“The law is a ass,” says Mr. Bumble in Charles Dickens’ 19th-century novel Oliver Twist.

Okay, okay. Mr. Bumble, by his very name, didn’t know what we know – that the indefinite article preceding a word starting with “a” should be “an,” not “a.” But since his observation has spawned grins, nods, and piracy for 170 years, we have to admit he probably had something there.

The word “law” has power. That may be why it generates so many attacks. But not every law is a ass. The following 4 Great Laws of Marketing, for example, should be immune.

Too many recruits into our sacred world of marketing aren’t properly indoctrinated. Their instruction – ergo, their background – centers on technique, not results. With that background, they can’t compete with those who recognize the purpose of our sales messages: to cause the message recipient to perform a positive act as the direct result of exposure to the message.

How can we be sure that will happen? By observing the 4 Great Laws.

(Note, please: Although they’re simple, easy, and obvious, these laws give you no assurance that you will create a brilliant sales message. Rather, they give you assurance that, by observing them, you cannot create a rotten one.)

The first Great Law gives direction: Reach and influence, at the lowest logical cost, the most people who can and will respond.

Don’t mistake the meaning of this law. It isn’t an imperative for cheap production. Rather, it’s an imperative against overproduction. Technicians value production value. Genuine marketers value response.

Unlike the Madison Avenue mantra “Reach the most people,” we don’t want to reach the most people. We want to reach the most people who can and will respond to our sales message. Shooting blindly for high circulation, much of which is pure waste, isn’t for us.

The second Great Law is a caution for sanity.

In this Age of Skepticism, cleverness for the sake of cleverness may well be a marketing liability rather than an asset.

This law is the bane of young “creatives” who are so eager to show how bright they are that they lay their egos nakedly on the line.

Cleverness for the sake of selling something? Yes. Cleverness to show off? No.

Watch for the signs. A copywriter who wants you to admire the writer, not the message… an art director who wants you to admire the design, not the message. Both attitudes betray amateurism.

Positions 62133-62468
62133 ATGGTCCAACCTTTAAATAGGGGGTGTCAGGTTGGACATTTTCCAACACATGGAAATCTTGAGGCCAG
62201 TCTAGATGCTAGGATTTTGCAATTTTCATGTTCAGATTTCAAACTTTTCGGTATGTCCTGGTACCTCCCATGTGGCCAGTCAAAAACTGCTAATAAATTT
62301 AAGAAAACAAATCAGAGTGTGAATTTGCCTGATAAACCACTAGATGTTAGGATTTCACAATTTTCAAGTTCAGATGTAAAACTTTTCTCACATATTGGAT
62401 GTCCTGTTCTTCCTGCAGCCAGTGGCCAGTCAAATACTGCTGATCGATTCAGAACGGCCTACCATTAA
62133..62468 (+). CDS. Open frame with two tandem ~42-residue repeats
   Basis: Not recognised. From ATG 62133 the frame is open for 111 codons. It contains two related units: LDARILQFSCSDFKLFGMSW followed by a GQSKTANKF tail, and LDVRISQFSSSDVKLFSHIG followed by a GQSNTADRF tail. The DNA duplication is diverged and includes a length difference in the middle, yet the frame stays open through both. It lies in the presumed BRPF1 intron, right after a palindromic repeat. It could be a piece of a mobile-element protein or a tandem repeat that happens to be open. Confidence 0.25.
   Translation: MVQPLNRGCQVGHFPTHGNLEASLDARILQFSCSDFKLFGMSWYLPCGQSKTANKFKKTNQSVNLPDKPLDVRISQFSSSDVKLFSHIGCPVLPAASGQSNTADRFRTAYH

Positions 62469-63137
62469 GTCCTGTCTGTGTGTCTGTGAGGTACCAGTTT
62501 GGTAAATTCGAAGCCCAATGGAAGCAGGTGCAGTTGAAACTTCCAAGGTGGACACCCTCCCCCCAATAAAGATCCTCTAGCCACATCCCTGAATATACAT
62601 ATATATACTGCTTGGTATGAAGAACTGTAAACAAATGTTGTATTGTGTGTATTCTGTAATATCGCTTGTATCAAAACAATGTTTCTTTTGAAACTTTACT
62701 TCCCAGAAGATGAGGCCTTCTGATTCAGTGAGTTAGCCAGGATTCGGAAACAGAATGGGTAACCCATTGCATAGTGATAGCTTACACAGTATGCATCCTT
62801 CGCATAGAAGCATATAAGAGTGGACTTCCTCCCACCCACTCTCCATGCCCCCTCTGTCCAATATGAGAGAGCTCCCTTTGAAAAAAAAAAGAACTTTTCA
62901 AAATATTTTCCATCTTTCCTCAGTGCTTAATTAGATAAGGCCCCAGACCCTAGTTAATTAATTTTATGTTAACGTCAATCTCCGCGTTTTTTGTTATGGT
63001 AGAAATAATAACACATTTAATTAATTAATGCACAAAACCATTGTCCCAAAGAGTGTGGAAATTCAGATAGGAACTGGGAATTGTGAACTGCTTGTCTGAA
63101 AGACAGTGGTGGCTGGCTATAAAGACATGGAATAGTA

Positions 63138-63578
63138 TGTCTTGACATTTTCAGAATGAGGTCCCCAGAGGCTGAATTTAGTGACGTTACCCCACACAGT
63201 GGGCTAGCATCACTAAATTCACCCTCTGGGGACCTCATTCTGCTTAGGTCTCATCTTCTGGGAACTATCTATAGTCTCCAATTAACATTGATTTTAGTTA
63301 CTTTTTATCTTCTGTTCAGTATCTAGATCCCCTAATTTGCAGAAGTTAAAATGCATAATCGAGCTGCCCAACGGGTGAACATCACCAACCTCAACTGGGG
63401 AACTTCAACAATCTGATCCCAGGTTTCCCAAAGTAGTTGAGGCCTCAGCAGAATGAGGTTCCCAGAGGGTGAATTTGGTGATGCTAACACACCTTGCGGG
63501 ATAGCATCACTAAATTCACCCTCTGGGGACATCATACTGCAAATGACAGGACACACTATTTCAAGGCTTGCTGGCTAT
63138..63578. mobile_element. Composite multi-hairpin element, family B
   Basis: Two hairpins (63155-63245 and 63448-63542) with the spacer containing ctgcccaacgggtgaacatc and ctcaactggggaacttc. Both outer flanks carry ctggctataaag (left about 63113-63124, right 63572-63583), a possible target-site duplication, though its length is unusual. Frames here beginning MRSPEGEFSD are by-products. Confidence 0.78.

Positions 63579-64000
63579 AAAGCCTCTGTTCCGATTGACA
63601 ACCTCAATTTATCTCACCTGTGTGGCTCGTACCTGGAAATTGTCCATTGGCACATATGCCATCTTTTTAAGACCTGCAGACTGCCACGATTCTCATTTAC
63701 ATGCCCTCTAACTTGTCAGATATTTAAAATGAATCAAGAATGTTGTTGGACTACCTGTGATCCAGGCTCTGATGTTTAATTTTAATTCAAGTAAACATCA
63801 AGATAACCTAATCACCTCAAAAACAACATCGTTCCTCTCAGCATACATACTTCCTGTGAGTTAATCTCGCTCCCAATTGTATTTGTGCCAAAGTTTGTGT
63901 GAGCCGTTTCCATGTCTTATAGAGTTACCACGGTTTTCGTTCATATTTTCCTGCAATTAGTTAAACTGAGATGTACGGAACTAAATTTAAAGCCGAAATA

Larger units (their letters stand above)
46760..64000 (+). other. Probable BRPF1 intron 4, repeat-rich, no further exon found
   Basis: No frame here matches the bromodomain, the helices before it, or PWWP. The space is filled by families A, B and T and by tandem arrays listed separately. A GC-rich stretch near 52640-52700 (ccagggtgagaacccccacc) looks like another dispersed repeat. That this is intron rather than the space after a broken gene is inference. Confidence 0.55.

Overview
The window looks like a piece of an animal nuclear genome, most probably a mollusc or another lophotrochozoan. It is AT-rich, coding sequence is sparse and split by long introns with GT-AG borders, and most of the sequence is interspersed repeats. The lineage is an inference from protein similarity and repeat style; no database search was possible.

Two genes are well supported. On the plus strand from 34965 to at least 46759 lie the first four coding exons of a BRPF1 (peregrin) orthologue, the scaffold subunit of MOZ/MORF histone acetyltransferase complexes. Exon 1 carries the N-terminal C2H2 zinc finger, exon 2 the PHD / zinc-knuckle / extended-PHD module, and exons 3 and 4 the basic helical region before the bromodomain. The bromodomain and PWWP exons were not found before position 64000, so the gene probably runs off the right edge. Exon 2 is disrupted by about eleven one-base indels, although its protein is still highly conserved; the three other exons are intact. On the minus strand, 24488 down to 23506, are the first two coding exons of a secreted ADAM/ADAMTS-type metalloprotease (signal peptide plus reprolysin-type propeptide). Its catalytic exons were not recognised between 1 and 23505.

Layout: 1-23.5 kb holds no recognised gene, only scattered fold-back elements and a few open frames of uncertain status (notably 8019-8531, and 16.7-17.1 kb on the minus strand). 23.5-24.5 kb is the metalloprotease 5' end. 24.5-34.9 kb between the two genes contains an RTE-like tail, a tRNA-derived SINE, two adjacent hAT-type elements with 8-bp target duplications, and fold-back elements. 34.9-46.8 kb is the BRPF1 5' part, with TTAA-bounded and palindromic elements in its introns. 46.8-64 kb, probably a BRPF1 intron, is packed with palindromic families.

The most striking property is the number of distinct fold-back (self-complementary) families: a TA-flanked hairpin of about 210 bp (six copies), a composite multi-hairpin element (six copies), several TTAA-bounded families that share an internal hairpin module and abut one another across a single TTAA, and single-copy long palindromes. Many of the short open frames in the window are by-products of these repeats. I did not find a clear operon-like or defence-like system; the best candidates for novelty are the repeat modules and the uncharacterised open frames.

The third Great Law is an equation: E2 = 0.

No, this isn’t Albert Einstein’s secret formula for intergalactic travel. It means when you emphasize everything in your marketing copy, you emphasize nothing.

So if you have been writing and/or running headlines such as “32 reasons why you should buy now,” stop. You’re not isolating the key selling argument and subordinating the rest. You’re telling the reader, “What interests you is in here somewhere. I’m not sure what it is, so fish for it.” That’s unprofessional.

The fourth Great Law is the payoff: You tell the reader/viewer/listener what to do.

Curiously, although this law should be the easiest and the most obvious, it’s the most violated.

We see advertisement after advertisement, mailing after mailing, e-mail after e-mail, rhapsodizing about a product or service but never making the compelling point. Is the creative team afraid to sell? Is that why they fall back on descriptive poetry?

The whole point of salesmanship is lost if we don’t tell our targets what to do.

In combination…

These 4 Great Laws of Marketing are deceptive. If you’ve been nodding your head as you’ve been reading them… if you’ve been saying “Of course”… if you recognize how each one builds impact… then don’t forget the next step:

Be sure your own marketing messages are congruent with the 4 Great Laws. You may not always have a winner on your hands, but you’ll know you haven’t created a loser.

[Ed. Note: This article was adapted from AWAI’s e-zine The Golden Thread. Herschell Gordon Lewis – one of the best-known direct-response copywriters today – is a world-renowned speaker, AWAI Board Member, and author.

In his latest program, Creative Rules for the 21st Century, Herschell shows you how to be in command of every word of your copy… every nuance… and every reaction from your reader. Learn how you can boost the power of your copy.

For more marketing advice that can help you build your business, attend ETR’s 2008 Info-Marketing Bootcamp. Find out how ETR’s expert panel can help you make $1.2 million in 2009.]